Everything’s better with a friend, as they say—even extreme stress and discomfort over one’s inferior socioeconomic status. Especially that.
Oxford, the oldest university in the English-speaking world, has long held a reputation for being somewhat posh, wealthy, and/or elitist. The school is trying to shake that image nowadays by recruiting students from disadvantaged backgrounds, such as minorities and those from lower-income, working-class families; yet its admirable new plans don’t include any guarantee that those students actually feel at home when they arrive on campus. Some parties at Oxford have come up with a solution: inviting first-year students to sign up for a “buddy” so that they can discuss “class-related worries” together.
Per an announcement this week from Oxford’s new “Class Act campaign,” set up by the student union earlier this year:
Are you feeling a bit nervous about what Oxford will be like? Concerned about sub fusc*, black tie events and generally not feeling ‘posh enough’? Everyone gets anxious about starting at Oxford, but the university can seem even more daunting for working class students. So, similar to the college parent system, why not also have a Class Act buddy to chat to about any of your class-related worries and they will (hopefully!) put your mind at ease. Just fill out the form below and we will set you up.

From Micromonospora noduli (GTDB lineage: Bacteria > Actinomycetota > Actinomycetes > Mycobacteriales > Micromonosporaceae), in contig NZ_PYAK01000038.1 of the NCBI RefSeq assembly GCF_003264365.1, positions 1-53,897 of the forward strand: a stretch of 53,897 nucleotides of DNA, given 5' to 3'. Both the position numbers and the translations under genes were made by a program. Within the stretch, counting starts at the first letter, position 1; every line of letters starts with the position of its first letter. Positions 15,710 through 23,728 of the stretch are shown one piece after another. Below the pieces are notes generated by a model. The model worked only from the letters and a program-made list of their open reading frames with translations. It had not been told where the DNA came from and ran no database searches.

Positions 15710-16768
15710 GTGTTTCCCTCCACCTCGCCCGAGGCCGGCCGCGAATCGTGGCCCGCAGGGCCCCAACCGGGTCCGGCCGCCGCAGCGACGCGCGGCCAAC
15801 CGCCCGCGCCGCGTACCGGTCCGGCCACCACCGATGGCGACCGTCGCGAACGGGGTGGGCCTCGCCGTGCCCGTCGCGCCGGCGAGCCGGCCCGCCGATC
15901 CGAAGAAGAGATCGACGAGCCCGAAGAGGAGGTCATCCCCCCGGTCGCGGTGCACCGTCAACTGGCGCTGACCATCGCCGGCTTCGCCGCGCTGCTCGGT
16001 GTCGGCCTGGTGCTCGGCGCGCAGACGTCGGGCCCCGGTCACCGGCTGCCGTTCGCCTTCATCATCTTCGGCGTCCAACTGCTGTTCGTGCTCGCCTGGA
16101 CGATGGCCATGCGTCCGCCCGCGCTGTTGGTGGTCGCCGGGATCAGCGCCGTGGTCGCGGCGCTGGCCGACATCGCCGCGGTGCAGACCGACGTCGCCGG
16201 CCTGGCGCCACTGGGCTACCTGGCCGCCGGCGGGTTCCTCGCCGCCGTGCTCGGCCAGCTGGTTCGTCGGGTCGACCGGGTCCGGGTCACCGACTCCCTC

“Oxford puts lots of excellent work into helping students we will represent get to Oxford, but this support isn’t continued once students get here, and talking about issues of class, socioeconomic, and educational privilege is often stigmatized,” a spokesman for the university told The Telegraph, adding that the school stands fully behind the student-led initiative.
Still, putting aside the unintentionally comical image of “buddies” going around campus griping about not being “posh enough,” the initiative shows just how troubling the current college landscape is. It skirts around the actual root of the problem: pervasive, long-running class disparity in higher education.
In Britain and beyond, university enrollments highlight some of the biggest gaps between the rich and the poor. Students from lower-income backgrounds don’t just feel out of place stepping onto elite campuses; they have a hard time getting into these schools in the first place, compared to wealthier kids who get access to private coaching, intellectual encouragement, application help, and more. And many kids—viewing universities as stuffy secret clubs, inaccessible to them—have no desire to attend in the first place. Talking more openly about class issues on campus is a step, but a very tiny one.